I tried to start out easily, but when hiking up any of the trails to the top of Mansfield, there’s no way to go easily. They’re all ridiculously steep. I started on the Sunset Ridge Trail, with a slight detour to the Cantilever Rock for a break and some interesting views. The Sunset Ridge Trail was relatively relaxed for a short while, but eventually I climbed about 2000 feet to near the top of the Chin, Mansfield’s (and Vermont’s) highest point. Instead of going to the top, though, I descended the other side of the mountain on the Profanity Trail, which I can only assume is so named due to the steepness of the trail. That brought me down 600 feet in half a mile to Taft Lodge.
Taft usually has some nice views to the east, but the heat was becoming so oppressive, and the humidity so thick, that I could barely see down to Stowe. I sat in the lodge to get some shade, and took what amounted to my only substantial break of the day. Then I was off for more punishment.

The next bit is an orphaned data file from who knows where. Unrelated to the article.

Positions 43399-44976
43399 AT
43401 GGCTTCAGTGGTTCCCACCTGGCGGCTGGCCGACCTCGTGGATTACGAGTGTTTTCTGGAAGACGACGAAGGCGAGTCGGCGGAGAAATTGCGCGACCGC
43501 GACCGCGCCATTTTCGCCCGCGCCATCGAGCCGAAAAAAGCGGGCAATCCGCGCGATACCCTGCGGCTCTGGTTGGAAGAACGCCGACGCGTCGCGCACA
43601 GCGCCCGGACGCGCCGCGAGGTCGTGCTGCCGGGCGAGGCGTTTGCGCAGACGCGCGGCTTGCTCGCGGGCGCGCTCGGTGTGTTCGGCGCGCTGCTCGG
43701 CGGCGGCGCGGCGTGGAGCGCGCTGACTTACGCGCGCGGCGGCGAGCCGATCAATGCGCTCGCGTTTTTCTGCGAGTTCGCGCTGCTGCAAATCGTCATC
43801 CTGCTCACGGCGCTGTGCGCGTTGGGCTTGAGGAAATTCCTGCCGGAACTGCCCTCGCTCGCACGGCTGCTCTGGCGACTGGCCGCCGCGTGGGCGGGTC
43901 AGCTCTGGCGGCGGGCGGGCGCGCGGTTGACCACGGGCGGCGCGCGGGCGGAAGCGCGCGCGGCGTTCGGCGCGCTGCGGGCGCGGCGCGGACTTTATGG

The plan was to hike across the Hell Brook Cutoff, then up the remainder of the Hell Brook Trail, but I missed the cutoff trail and went up the Long Trail instead (another 750 foot gain in about half a mile) with a brief stopover on the Adam’s Apple. Once atop the Chin, I descended back to Underhill State Park via the Laura Cowles Trail, dropping 2000 feet again in just three short miles. By this time, the heat was in the upper eighties, and my knees were beginning to scream at me. Remember, it was just after noon by this point, and my day wasn’t quite halfway done.